Babylon Health app praised by health secretary admits patients’ video consultations leaked to other users | Science & Tech News

Babylon Health, the app which allows patients to make private video appointments with GPs, has confirmed that recordings of consultations were accidentally leaked to other users.

The app was controversially praised by Health Secretary Matt Hancock in 2018, although the Department for Health denied he had endorsed it in breach of the ministerial code.

Mr Hancock described Babylon Health as “revolutionary” and said it was one of the healthcare apps on his own smartphone during an interview sponsored by the company.

LONDON, ENGLAND - APRIL 09: Health Secretary Matt Hancock leaves 10 Downing Street on April 9, 2020 in London, England. Prime Minister Boris Johnson was transferred to the intensive care unit at St Thomas' Hospital after his coronavirus symptoms worsened on Monday night. There have been more than 60,000 reported cases of the COVID-19 coronavirus in the United Kingdom and 7,000 deaths. The country is in its third week of lockdown measures aimed at slowing the spread of the virus. (Photo by Peter
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Matt Hancock had controversially praised the app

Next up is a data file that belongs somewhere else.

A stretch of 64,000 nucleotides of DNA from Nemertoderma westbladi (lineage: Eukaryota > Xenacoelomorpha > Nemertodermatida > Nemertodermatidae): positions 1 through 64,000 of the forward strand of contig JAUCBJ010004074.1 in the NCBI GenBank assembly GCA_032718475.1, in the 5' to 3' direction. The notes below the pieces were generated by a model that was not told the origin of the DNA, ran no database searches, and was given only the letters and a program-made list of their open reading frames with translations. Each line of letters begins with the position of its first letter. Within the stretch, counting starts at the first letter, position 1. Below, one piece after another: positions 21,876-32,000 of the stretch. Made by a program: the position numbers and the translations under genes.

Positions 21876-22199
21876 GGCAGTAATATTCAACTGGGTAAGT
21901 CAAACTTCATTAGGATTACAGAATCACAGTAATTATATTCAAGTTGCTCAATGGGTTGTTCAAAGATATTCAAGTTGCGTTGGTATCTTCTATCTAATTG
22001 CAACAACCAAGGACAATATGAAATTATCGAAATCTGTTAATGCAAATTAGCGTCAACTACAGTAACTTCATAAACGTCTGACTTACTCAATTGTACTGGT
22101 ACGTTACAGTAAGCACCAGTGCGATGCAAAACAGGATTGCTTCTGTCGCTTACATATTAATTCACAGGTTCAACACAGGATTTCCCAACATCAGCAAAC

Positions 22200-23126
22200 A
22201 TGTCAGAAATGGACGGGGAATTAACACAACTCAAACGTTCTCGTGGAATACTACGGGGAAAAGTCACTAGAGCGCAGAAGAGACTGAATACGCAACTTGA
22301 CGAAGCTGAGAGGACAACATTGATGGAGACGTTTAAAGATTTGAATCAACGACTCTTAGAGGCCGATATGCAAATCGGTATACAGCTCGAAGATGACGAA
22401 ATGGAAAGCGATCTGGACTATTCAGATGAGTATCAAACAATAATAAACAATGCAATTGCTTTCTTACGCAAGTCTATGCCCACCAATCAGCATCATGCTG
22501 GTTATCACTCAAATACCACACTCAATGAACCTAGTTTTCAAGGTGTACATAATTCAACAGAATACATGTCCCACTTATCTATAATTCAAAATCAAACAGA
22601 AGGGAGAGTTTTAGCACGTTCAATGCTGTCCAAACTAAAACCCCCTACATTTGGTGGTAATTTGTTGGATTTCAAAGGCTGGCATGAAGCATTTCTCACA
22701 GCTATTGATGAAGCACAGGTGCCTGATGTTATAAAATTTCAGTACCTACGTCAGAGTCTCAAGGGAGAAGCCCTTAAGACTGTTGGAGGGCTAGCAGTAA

Babylon Health has more than two million users in the UK, and allows them to conduct private video consultations with clinicians and even send prescriptions to a local pharmacy.

But one of its users, Rory Glover, discovered he had been given access to roughly 50 other patients’ consultations in the app and alerted the company to the leak on Twitter.

The company confirmed Mr Glover’s issue and said that two other users had also been given access to recordings of other patients’ consultations – although it said these videos were not viewed.

“We identified and resolved [the] issue within two hours,” the company said, adding that it was due to “a software error rather than a malicious attack”.

“Of course we take any security issue, however small, very seriously and have contacted the patients affected to update, apologise to and support where required,” the company said.

The UK’s data privacy watchdog has been informed of the incident, which Babylon said only affected users in the UK.

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